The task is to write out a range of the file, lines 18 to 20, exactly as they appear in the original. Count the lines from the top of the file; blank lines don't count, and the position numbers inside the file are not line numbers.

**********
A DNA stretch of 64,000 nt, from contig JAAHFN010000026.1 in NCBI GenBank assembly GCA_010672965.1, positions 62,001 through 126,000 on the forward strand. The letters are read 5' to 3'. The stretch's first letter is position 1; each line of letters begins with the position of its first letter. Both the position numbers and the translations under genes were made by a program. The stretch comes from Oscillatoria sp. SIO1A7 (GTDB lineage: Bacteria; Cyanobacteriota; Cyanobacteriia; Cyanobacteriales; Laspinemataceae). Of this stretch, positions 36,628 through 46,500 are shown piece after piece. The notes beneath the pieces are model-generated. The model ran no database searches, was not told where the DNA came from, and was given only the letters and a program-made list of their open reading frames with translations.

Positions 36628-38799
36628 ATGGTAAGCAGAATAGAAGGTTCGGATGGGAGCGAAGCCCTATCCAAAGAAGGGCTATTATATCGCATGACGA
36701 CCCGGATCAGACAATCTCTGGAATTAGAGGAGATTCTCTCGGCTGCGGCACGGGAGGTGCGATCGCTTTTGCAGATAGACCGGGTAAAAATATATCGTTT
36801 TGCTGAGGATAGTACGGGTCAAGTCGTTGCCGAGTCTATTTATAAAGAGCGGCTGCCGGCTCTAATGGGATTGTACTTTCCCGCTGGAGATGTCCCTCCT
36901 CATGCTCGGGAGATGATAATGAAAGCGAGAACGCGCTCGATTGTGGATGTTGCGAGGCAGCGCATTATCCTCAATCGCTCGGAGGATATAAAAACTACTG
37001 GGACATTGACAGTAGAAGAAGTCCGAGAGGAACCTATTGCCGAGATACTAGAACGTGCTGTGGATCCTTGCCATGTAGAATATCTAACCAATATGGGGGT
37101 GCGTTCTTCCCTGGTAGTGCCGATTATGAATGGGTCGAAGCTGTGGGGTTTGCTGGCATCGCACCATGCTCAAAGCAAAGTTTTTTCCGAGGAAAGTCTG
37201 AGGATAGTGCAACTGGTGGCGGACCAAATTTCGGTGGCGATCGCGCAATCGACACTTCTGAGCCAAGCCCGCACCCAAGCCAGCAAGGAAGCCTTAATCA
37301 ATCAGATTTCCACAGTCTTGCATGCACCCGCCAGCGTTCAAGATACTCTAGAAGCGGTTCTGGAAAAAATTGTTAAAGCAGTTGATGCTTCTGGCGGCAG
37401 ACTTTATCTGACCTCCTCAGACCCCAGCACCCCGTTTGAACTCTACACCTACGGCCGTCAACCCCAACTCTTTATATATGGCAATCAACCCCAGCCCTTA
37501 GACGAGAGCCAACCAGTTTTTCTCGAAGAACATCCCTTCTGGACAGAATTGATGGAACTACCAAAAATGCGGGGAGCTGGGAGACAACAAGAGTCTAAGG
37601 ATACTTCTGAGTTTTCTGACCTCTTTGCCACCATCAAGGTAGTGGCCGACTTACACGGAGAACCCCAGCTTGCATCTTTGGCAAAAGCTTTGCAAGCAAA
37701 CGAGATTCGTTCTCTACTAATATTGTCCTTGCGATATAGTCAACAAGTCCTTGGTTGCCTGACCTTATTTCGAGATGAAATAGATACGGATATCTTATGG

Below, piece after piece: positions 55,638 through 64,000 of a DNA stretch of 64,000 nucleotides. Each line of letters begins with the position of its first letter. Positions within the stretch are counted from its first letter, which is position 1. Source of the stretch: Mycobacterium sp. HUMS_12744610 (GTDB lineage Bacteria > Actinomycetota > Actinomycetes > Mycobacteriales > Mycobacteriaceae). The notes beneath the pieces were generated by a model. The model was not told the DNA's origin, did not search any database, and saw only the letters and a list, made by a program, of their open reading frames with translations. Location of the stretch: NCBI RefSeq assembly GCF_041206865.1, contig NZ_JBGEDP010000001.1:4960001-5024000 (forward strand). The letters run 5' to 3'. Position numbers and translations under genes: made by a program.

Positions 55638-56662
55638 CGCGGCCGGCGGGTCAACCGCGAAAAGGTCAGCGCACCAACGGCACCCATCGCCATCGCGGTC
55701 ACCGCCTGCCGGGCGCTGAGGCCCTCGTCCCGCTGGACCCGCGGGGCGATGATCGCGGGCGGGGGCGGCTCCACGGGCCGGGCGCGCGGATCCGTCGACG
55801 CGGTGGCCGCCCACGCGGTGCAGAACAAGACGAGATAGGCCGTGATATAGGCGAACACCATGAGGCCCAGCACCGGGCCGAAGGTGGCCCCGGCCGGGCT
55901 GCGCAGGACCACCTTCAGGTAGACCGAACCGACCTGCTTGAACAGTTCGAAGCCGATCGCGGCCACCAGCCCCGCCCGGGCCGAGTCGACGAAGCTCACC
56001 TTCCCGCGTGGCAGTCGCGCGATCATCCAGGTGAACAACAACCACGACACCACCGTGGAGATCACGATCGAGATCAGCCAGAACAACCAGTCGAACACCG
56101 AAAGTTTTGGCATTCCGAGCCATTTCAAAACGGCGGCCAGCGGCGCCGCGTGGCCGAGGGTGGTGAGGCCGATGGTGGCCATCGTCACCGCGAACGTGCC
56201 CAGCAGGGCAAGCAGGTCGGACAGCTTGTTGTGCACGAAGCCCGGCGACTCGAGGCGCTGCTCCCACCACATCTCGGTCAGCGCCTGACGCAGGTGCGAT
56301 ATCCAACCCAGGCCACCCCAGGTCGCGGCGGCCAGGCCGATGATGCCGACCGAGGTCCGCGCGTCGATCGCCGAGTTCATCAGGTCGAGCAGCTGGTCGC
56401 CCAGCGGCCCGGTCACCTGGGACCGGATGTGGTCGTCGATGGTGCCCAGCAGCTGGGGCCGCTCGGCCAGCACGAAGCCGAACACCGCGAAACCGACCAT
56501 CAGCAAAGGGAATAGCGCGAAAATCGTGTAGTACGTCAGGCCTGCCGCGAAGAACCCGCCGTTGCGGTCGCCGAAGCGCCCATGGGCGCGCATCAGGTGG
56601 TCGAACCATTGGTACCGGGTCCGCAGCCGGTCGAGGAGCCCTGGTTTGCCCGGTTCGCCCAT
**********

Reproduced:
55701 ACCGCCTGCCGGGCGCTGAGGCCCTCGTCCCGCTGGACCCGCGGGGCGATGATCGCGGGCGGGGGCGGCTCCACGGGCCGGGCGCGCGGATCCGTCGACG
55801 CGGTGGCCGCCCACGCGGTGCAGAACAAGACGAGATAGGCCGTGATATAGGCGAACACCATGAGGCCCAGCACCGGGCCGAAGGTGGCCCCGGCCGGGCT
55901 GCGCAGGACCACCTTCAGGTAGACCGAACCGACCTGCTTGAACAGTTCGAAGCCGATCGCGGCCACCAGCCCCGCCCGGGCCGAGTCGACGAAGCTCACC